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Commentary |

Putative Links Between Sleep Apnea and CancerOSA and Cancer: From Hypotheses to Evolving Evidence

David Gozal, MD, FCCP; Ramon Farré, PhD; F. Javier Nieto, PhD
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From the Department of Pediatrics (Dr Gozal), Pritzker School of Medicine, Biological Sciences Division, The University of Chicago, Chicago, IL; the Unitat de Biofísica i Bioenginyeria (Dr Farré), Facultat de Medicina, Universitat de Barcelona-IDIBAPS, Barcelona, Spain; CIBER de Enfermedades Respiratorias (Dr Farré), Bunyola, Spain; and the Department of Population Health Sciences (Dr Nieto), School of Medicine and Public Health, University of Wisconsin, Madison, WI.

CORRESPONDENCE TO: David Gozal, MD, FCCP, Department of Pediatrics, Pritzker School of Medicine, The University of Chicago, 5721 S Maryland Ave, MC8000, K160, Chicago, IL 60637-1470; e-mail: dgozal@uchicago.edu


FUNDING/SUPPORT: Dr Gozal is supported by National Institutes of Health [Grant HL-65270] and the Herbert T. Abelson Endowed Chair in Pediatrics. Dr Farré is supported by Ministerio Español de Economia y Competitividad [Grant FIS-2014/00004] and SEPAR [2014-086]. Dr Nieto is supported in part by National Institutes of Health [Grant R01HL062252-11] and by the University of Wisconsin Helfaer Endowed Chair of Public Health.

Reproduction of this article is prohibited without written permission from the American College of Chest Physicians. See online for more details.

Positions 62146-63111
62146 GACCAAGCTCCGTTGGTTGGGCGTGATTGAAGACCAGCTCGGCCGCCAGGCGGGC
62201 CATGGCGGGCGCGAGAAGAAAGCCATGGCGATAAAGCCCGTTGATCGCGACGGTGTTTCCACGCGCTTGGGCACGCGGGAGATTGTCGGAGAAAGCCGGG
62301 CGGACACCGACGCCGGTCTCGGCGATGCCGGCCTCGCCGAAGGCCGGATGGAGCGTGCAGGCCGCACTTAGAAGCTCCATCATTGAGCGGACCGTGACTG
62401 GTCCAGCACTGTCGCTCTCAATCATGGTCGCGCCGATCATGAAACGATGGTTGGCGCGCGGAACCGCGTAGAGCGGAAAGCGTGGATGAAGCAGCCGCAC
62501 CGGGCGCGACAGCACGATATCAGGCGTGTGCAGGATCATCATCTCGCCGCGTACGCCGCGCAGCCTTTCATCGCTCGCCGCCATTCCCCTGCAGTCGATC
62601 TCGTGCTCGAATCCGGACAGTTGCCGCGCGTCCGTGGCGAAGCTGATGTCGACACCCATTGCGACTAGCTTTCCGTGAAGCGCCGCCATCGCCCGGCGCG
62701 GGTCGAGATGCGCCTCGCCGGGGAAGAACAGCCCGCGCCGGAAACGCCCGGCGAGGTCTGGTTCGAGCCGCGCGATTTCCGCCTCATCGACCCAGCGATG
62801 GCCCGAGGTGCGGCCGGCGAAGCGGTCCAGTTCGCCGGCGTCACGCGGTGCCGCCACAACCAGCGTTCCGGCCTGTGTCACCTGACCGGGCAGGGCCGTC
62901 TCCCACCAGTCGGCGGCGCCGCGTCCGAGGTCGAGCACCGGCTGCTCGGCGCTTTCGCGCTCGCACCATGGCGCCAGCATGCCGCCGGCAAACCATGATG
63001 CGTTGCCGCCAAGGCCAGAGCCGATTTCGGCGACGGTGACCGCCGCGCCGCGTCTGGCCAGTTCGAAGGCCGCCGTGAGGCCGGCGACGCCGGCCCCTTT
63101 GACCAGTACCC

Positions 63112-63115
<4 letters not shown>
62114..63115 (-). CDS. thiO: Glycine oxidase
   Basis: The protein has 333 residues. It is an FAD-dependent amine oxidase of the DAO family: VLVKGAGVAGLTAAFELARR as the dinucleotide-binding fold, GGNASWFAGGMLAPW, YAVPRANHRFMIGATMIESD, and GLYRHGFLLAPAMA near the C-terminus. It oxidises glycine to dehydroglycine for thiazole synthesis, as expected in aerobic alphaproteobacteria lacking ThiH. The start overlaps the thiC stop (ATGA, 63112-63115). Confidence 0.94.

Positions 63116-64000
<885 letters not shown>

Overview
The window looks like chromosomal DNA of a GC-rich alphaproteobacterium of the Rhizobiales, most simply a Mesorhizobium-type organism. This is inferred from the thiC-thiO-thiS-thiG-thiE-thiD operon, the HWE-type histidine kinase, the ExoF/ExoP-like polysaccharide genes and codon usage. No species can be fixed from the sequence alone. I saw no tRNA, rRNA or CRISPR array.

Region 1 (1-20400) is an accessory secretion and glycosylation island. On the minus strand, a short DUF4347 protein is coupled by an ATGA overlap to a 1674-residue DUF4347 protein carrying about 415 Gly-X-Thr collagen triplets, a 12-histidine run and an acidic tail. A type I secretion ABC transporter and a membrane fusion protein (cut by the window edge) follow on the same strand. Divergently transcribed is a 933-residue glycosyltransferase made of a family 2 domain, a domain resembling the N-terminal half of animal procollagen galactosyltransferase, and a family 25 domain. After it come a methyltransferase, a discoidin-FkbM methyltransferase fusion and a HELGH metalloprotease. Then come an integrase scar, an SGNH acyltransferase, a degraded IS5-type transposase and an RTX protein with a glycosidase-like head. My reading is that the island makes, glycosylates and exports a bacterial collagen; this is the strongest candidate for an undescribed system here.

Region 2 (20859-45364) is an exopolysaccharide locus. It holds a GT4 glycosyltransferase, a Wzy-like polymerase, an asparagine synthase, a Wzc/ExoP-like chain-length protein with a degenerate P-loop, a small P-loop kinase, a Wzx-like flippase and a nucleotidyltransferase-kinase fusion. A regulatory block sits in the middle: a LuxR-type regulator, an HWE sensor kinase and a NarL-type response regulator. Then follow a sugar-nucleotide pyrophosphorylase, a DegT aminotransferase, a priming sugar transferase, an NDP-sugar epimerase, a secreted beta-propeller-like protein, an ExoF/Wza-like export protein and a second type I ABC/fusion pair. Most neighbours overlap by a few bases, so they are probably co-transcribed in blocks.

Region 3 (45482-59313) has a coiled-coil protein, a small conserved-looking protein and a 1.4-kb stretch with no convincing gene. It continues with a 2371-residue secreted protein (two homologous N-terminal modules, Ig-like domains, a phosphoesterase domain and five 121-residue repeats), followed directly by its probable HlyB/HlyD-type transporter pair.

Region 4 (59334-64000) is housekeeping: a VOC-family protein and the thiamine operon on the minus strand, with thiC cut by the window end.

Chest. 2015;148(5):1140-1147. doi:10.1378/chest.15-0634
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In recent years, the potentially adverse role of sleep-disordered breathing in cancer incidence and outcomes has emerged. In parallel, animal models of intermittent hypoxia (IH) and sleep fragmentation (SF) emulating the two major components of OSA have lent support to the notion that OSA may enhance the proliferative and invasive properties of solid tumors. Based on several lines of evidence, we propose that OSA-induced increases in sympathetic outflow and alterations in immune function are critically involved in modifying oncologic processes including angiogenesis. In this context, we suggest that OSA, via IH (and potentially SF), promotes changes in several signaling pathways and transcription factors that coordinate malignant transformation and expansion, disrupts host immunologic surveillance, and consequently leads to increased probability of oncogenesis, accelerated tumor proliferation, and invasion, ultimately resulting in adverse outcomes.

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